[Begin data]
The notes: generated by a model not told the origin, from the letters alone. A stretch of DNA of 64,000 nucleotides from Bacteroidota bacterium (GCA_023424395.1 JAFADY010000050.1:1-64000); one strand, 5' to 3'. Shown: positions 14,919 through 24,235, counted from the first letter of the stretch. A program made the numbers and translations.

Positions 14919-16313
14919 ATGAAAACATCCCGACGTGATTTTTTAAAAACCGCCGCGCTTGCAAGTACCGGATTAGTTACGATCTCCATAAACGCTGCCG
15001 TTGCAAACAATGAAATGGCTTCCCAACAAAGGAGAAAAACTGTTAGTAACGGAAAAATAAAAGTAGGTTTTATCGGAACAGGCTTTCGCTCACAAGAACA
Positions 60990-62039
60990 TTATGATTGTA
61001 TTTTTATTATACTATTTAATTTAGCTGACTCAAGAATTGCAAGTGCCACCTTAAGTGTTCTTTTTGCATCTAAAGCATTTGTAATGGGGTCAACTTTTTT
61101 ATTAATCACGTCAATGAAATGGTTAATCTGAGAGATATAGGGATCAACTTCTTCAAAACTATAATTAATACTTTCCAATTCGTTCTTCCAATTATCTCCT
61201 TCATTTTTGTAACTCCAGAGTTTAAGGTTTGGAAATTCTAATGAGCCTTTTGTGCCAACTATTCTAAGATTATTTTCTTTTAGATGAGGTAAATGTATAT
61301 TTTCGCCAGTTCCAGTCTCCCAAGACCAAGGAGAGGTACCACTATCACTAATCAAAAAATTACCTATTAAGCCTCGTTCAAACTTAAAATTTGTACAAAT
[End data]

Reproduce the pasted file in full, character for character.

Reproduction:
The notes: generated by a model not told the origin, from the letters alone. A stretch of DNA of 64,000 nucleotides from Bacteroidota bacterium (GCA_023424395.1 JAFADY010000050.1:1-64000); one strand, 5' to 3'. Shown: positions 14,919 through 24,235, counted from the first letter of the stretch. A program made the numbers and translations.

Positions 14919-16313
14919 ATGAAAACATCCCGACGTGATTTTTTAAAAACCGCCGCGCTTGCAAGTACCGGATTAGTTACGATCTCCATAAACGCTGCCG
15001 TTGCAAACAATGAAATGGCTTCCCAACAAAGGAGAAAAACTGTTAGTAACGGAAAAATAAAAGTAGGTTTTATCGGAACAGGCTTTCGCTCACAAGAACA
Positions 60990-62039
60990 TTATGATTGTA
61001 TTTTTATTATACTATTTAATTTAGCTGACTCAAGAATTGCAAGTGCCACCTTAAGTGTTCTTTTTGCATCTAAAGCATTTGTAATGGGGTCAACTTTTTT
61101 ATTAATCACGTCAATGAAATGGTTAATCTGAGAGATATAGGGATCAACTTCTTCAAAACTATAATTAATACTTTCCAATTCGTTCTTCCAATTATCTCCT
61201 TCATTTTTGTAACTCCAGAGTTTAAGGTTTGGAAATTCTAATGAGCCTTTTGTGCCAACTATTCTAAGATTATTTTCTTTTAGATGAGGTAAATGTATAT
61301 TTTCGCCAGTTCCAGTCTCCCAAGACCAAGGAGAGGTACCACTATCACTAATCAAAAAATTACCTATTAAGCCTCGTTCAAACTTAAAATTTGTACAAAT